- A new report titled “Reading Between the [Picket] Lines” from global insights and strategy firm NRG reveals that streaming viewers largely support the WGA strike and are cautiously open to the use of AI in the entertainment industry.
- The findings are based on a survey of 3,000 US consumers, aged 13-54, who subscribe to at least one streaming service and consume a minimum of four hours of streaming content per week.
- While more than 60% of respondents are aware of the strike, only 13% feel they have a comprehensive understanding of the strike and its underlying reasons.
- Among those who feel they understand “a lot” about the strike, a staggering 74% say that they support the WGA’s decision to strike.
- When it comes to the role of generative AI in the entertainment industry, viewers are yet to fully make up their minds about where they stand, yet more than two-thirds expressed concern about the use of AI in Hollywood.
As the Writers Guild of America strike continues to unfold, a new report reveals that streaming viewers are both supportive of the writers but also cautiously open to the role of AI in the entertainment industry.
The report, “Reading Between the [Picket] Lines,” from global insights and strategy firm NRG, is based on a study of 3,000 US consumers ages 13-54 who subscribe to at least one streaming service and watch a minimum of four hours of streaming content per week.
While public understanding of the WGA strike remains low, the report found, there is already strong support for the writers. More than 60% of respondents indicated awareness of the strike, but only 13% said they understand “a lot” about the strike and the reasons behind it. However, among those who feel they understand “a lot” about the strike, a staggering 74% say that they support the WGA’s decision to strike. Forty-three percent of viewers say that they either “strongly” or “somewhat” support the decision to strike — more than three times the number who oppose the strike (13%).
As media coverage continues, it’s likely that sympathy for the WGA’s position will grow — especially in the early stages of the strike while studios still have content to release and most viewers don’t yet feel personally affected by the disruption to the industry. The most immediate impact of the strike has been the suspension of late-night shows; however, only 10% of streaming viewers say this is an issue that they personally care about.
Interestingly in these politically divided times, support for the strike appears to transcend political divisions. Consumers who self-identify as liberal are among the most likely to back the strike, with 57% in support and only 10% opposed; but even conservatives say they support the strike by a two-to-one margin (34% support vs. 16% oppose).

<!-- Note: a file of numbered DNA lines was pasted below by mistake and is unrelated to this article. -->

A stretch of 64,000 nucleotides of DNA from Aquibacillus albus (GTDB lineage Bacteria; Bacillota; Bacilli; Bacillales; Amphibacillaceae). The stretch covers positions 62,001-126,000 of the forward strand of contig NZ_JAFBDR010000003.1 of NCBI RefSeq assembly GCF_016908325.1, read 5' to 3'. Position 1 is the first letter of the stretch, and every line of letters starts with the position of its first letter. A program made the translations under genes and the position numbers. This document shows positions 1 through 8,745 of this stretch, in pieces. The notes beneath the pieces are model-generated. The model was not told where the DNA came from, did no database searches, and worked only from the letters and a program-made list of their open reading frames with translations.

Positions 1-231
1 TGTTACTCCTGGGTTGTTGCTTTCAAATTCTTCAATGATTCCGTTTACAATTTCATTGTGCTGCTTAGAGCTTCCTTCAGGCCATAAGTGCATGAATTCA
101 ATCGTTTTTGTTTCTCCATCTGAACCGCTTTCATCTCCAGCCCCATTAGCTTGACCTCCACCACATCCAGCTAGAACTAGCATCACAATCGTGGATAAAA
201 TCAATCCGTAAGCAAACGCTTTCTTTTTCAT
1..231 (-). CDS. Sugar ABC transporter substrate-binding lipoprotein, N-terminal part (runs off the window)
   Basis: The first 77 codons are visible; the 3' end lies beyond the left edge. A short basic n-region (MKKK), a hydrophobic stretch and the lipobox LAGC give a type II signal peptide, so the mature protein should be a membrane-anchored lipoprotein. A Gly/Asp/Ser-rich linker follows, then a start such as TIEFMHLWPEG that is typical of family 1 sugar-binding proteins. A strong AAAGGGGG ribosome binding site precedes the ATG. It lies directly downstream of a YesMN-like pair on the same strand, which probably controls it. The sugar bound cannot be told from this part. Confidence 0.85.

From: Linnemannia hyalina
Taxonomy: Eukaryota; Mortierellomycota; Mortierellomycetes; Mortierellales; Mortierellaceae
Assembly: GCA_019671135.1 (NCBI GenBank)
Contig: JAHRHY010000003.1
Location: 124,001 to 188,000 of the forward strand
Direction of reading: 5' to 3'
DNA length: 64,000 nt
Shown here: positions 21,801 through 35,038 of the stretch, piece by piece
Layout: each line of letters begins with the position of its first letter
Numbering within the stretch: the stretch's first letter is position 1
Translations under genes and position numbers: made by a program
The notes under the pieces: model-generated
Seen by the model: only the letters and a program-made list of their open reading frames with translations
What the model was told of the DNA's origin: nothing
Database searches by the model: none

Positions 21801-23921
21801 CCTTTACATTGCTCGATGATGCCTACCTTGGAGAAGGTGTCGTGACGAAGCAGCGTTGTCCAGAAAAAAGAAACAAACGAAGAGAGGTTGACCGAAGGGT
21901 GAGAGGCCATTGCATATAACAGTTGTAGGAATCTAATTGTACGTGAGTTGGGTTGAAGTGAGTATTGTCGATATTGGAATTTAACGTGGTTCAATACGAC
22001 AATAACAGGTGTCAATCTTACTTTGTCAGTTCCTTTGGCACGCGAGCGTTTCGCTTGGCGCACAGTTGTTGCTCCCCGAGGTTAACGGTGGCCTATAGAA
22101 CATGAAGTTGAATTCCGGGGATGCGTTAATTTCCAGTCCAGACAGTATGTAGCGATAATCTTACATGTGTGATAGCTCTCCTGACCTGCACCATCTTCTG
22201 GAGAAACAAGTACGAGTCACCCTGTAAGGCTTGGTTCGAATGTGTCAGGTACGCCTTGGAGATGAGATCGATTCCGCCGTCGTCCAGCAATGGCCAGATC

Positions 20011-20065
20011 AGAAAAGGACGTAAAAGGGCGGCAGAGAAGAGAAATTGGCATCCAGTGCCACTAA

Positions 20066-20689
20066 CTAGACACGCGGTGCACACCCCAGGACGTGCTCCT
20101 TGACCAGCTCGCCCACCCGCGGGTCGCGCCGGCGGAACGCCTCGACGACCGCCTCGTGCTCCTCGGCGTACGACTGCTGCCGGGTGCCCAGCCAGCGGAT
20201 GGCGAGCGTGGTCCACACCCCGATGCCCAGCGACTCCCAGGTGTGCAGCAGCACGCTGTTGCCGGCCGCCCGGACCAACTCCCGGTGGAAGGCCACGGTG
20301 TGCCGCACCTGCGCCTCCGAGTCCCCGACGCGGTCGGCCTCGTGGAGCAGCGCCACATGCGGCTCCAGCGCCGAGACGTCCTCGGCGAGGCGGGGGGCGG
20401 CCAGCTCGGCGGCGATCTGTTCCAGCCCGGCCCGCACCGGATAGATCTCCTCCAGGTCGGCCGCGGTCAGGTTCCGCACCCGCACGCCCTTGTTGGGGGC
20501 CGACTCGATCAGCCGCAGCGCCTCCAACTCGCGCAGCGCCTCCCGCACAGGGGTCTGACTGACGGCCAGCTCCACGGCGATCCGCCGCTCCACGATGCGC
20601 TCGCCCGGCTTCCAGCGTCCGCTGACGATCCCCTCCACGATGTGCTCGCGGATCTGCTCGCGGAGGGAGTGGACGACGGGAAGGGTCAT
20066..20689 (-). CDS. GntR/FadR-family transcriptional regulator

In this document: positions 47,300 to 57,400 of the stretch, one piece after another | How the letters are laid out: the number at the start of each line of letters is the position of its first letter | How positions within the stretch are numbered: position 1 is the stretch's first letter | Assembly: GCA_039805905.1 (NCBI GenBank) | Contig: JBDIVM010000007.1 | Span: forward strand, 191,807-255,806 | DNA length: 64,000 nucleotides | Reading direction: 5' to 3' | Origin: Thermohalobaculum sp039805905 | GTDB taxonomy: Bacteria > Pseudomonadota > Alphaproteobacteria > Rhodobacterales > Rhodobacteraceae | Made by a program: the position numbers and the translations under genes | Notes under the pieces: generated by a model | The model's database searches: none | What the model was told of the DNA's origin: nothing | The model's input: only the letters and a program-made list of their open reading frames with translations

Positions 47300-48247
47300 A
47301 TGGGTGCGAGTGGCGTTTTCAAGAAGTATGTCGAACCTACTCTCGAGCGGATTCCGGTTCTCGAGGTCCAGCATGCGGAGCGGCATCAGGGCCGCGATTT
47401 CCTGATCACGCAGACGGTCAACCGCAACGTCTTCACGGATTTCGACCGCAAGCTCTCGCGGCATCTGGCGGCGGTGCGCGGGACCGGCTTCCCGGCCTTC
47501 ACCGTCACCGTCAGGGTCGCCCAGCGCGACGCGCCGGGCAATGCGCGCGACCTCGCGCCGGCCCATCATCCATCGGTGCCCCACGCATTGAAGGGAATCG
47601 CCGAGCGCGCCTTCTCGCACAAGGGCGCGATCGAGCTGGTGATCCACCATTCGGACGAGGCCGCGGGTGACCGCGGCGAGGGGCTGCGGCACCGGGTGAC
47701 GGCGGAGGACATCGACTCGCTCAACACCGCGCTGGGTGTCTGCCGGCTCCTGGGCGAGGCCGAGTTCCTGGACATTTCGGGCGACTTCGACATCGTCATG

When it comes to the role of AI in the entertainment industry — one of the central issues at stake in the strike — viewers are yet to fully make up their minds about where they stand, yet more than two-thirds expressed concern about the use of AI in Hollywood.
“To me that’s an early warning sign of a potential backlash if studios are seen to be using AI specifically for the strike,” Katie Kelley, NRG’s executive vice president of content and strategy and a former vice president of market research at Paramount Pictures, told Lucas Manfredi at TheWrap.
“That would suggest that as the media coverage kind of continues, maybe builds around the strike and those motivations do become maybe a little bit clearer to consumers that they are able to make up their minds,” she continued. “It would suggest that as awareness builds, the same level of support will probably pan out in the long run.”
While there’s a contingent who are strongly opposed to the use of AI to write scripts, most viewers are willing to at least wait and see what AI-supported content looks like before deciding how to feel about it.
More than a quarter (28%) say they’d be less interested in watching a show if they found out it was written with the help of AI, while only 13% say that they would be more interested. Overall, however, a majority of viewers — nearly 6 in 10 — say it would have no impact on their willingness to watch a show. This suggests that, for the most part, consumers are still making up their minds about whether they want to lean in or out of AI-generated content.
Only 12% of those surveyed believe that studios should fully adopt AI to script content with minimal human intervention. In contrast, a third of the respondents (32%) advocate for a complete avoidance of AI in the entertainment industry. Interestingly, a significant 38% see a potential role for AI in the sector, but insist that its use should be responsible and guided by seasoned human screenwriters.
“When you add those together,” Kelly noted, “it means that more than two-thirds either want the industry to avoid using it or only use it under the discretion of humans. “I think that’s a compelling data point.”
For generative AI to successfully carve out a space for itself in the entertainment industry, it’s critical that viewers see it as a tool to support human screenwriters — not as threat to their livelihoods. If studios are seen as turning to AI to replace striking writers, this could create a strong public backlash against the technology, Kelly said.
“If studios are generally interested in exploring this new technology, I think they need to tread a little carefully during the strike period.”